Another point that I would like to address as a cloth diaper consultant: incorrect handling often occurs when changing diapers! Pulling the child up by the feet also leads to an unnatural stretch. This can also be painful. In addition, it does not correspond to the natural movement sequence. The term “kinesthetics” is the study of the sensation of movement. “Infant Handling” means touching the newborn. And this is exactly where we come in: the handling and touching of newborns in terms of changing, carrying, etc. - also for healthy hip maturation!

Not only that we should talk to our baby when we change him. We also have to enable our child to follow their natural movements so that their natural movement is not disturbed. We also show our child: “I respect you and your body!” This way, your baby experiences self-efficacy and makes him or her happy. Trust and loyalty are also strengthened, because meeting on an equal level is very important for this!

Newborn cloth diaper baby swaddle Photo Kelly Sikkema

How do I change a baby correctly?

Swaddling can also support the healthy maturation of the hips and protect your baby's musculoskeletal system - but only if it is done correctly!

Changing begins as soon as you lay it down - wrap your child around the back with one hand and hold the bottom with the other. Place your baby over his feet (and not his back!). Gently roll your baby onto the changing mat - over the side! First put the feet down, then the bottom, then the entire side of the child until all of the weight is on the surface. Only when your child is lying on their side do you turn them onto their back.

Since babies initially turn to the side and do not sit upright, this laying down corresponds to the natural movement pattern.

Dad swaddle newborn baby baby carrier
Photo Brooklyn

When changing the diaper itself, it is best to turn your child slightly to the side to clean it and place the new diaper under it. You should do this slowly so that your baby can follow the movements easily.

You should only give your baby the impulse to turn to the side so that he can understand and understand movement. Later, you can also offer your baby a finger to hold onto to turn to the side.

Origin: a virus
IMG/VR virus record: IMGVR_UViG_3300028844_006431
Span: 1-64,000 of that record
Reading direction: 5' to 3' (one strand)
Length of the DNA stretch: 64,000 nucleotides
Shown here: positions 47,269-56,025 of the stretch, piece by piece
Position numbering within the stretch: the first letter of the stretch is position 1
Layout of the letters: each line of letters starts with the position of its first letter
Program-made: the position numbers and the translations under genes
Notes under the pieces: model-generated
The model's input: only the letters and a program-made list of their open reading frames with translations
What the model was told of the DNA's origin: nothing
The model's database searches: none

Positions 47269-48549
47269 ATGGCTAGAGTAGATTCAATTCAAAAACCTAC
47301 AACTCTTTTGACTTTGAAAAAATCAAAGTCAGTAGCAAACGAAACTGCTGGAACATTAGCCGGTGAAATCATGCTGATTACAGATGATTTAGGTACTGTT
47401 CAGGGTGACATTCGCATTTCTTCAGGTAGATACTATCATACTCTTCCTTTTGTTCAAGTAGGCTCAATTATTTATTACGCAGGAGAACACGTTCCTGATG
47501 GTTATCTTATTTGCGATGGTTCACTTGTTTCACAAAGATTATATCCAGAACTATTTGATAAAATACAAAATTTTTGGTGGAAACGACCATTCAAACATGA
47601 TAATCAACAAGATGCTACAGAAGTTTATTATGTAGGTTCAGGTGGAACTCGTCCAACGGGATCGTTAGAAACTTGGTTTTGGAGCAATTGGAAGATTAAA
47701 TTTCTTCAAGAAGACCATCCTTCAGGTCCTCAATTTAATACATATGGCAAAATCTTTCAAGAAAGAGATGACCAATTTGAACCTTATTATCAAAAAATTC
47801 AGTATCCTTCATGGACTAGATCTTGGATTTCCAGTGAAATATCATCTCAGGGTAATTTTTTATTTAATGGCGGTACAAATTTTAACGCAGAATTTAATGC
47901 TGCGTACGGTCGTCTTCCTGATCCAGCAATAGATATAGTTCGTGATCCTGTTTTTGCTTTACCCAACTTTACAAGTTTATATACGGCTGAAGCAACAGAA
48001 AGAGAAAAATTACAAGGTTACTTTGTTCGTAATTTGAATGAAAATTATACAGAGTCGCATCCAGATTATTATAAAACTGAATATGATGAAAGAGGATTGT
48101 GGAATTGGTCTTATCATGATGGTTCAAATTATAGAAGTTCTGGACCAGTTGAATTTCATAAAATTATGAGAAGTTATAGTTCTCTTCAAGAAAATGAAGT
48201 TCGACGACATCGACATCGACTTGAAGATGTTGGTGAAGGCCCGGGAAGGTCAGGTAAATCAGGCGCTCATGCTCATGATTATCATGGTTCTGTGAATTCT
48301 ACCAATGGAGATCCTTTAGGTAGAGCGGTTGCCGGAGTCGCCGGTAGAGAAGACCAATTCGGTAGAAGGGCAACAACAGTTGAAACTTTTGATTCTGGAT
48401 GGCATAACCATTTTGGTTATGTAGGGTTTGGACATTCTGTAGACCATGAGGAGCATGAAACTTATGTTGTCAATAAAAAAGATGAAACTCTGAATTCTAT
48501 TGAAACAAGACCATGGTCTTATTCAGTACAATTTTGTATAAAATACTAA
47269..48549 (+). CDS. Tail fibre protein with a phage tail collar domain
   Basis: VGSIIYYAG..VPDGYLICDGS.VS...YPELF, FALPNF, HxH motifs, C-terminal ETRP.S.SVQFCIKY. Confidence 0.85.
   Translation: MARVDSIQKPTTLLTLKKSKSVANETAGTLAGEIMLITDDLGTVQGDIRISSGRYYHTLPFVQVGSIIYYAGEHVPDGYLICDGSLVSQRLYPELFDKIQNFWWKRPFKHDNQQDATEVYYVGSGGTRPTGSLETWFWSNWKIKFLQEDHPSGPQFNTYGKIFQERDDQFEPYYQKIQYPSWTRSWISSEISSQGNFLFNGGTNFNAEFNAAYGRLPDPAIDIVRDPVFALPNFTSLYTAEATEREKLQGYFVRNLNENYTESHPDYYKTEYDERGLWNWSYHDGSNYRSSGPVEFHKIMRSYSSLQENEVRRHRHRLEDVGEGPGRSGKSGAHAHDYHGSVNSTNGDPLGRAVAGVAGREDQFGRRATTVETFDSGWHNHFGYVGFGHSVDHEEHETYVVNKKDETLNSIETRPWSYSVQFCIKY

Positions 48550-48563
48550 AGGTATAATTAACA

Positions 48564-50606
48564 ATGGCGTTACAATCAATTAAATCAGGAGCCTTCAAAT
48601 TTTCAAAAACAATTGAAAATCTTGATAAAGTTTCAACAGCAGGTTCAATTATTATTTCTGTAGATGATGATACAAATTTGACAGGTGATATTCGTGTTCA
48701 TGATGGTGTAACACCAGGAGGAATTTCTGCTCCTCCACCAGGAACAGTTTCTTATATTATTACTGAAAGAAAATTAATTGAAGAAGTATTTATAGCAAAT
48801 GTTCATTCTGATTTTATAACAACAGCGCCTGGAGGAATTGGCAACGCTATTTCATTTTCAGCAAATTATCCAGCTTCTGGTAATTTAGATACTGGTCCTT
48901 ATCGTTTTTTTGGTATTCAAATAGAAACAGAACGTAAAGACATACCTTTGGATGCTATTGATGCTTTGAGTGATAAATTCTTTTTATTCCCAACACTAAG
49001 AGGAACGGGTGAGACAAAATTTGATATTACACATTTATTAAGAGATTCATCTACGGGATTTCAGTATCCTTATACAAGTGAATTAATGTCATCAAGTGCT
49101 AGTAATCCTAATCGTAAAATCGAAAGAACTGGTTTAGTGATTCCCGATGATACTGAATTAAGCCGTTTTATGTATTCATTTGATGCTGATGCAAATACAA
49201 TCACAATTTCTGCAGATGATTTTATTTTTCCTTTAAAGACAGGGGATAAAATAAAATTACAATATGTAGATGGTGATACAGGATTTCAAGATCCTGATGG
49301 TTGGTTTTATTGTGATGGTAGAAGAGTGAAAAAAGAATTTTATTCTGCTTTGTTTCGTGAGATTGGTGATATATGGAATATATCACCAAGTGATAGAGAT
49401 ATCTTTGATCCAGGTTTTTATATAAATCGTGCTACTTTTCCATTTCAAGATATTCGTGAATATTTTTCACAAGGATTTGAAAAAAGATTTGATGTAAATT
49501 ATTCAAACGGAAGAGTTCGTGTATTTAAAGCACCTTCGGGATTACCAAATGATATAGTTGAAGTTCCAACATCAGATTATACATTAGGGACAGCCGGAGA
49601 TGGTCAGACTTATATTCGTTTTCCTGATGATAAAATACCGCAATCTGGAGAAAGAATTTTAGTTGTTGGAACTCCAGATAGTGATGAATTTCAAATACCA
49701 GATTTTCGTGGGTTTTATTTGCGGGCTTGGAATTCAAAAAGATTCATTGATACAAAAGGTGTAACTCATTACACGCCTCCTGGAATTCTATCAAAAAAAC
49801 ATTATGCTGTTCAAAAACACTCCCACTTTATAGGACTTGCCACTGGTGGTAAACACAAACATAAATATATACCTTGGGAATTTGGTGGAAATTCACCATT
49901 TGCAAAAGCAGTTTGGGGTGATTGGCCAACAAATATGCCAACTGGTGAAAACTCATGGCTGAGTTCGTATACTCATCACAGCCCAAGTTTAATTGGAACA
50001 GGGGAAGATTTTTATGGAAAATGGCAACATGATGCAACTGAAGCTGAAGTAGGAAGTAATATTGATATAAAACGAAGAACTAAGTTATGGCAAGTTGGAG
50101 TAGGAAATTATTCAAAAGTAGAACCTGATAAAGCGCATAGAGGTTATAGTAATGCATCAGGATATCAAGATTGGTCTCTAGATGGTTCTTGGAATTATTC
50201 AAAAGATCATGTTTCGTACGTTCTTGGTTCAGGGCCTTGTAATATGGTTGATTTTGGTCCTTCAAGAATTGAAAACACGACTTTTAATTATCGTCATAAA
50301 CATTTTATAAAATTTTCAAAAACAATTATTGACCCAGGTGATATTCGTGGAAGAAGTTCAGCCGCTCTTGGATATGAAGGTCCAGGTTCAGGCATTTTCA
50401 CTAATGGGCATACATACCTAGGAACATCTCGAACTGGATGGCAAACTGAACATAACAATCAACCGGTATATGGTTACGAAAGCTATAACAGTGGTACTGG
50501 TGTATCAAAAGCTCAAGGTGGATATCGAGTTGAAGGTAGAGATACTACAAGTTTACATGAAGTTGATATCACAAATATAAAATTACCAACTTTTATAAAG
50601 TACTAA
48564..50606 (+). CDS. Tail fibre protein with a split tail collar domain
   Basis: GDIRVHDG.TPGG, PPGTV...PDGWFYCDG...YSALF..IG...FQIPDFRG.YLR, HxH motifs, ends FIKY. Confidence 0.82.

Even when getting dressed, turning to the side can be a lot better and more comfortable for your baby and support it in its natural movement. It is absolutely beneficial for the hips if the child is not pulled up by the feet.

Ideally, picking up the baby should be done in the same way as putting it down. First turn to the side, then lift your upper body up, then hug your bottom and bring it into a “standing” position over your feet.

Family baby mom dad newborn baby sleep
Photo David Veksler

How should I integrate this into my everyday life with a baby?

Some situations such as time pressure and stress often do not allow for this conscious approach when changing diapers. Make sure that you always consciously take the time to gently put the child down and change him or her. The more often you internalize and practice this routine, the more natural it becomes. At some point you'll do it automatically without even thinking about it!

When carrying it, it is important that you use the right system for you. During a babywearing consultation you can find out what suits you and what you feel most comfortable with. It is important for your baby to be able to squat, that the back is supported and has a slight curve. Supporting the small head and clear airways is also one of the most important points.

In any case, get help and support from an experienced specialist if you need it! I hope you can implement the tips mentioned above and look forward to hearing from you if you have any questions.

All love,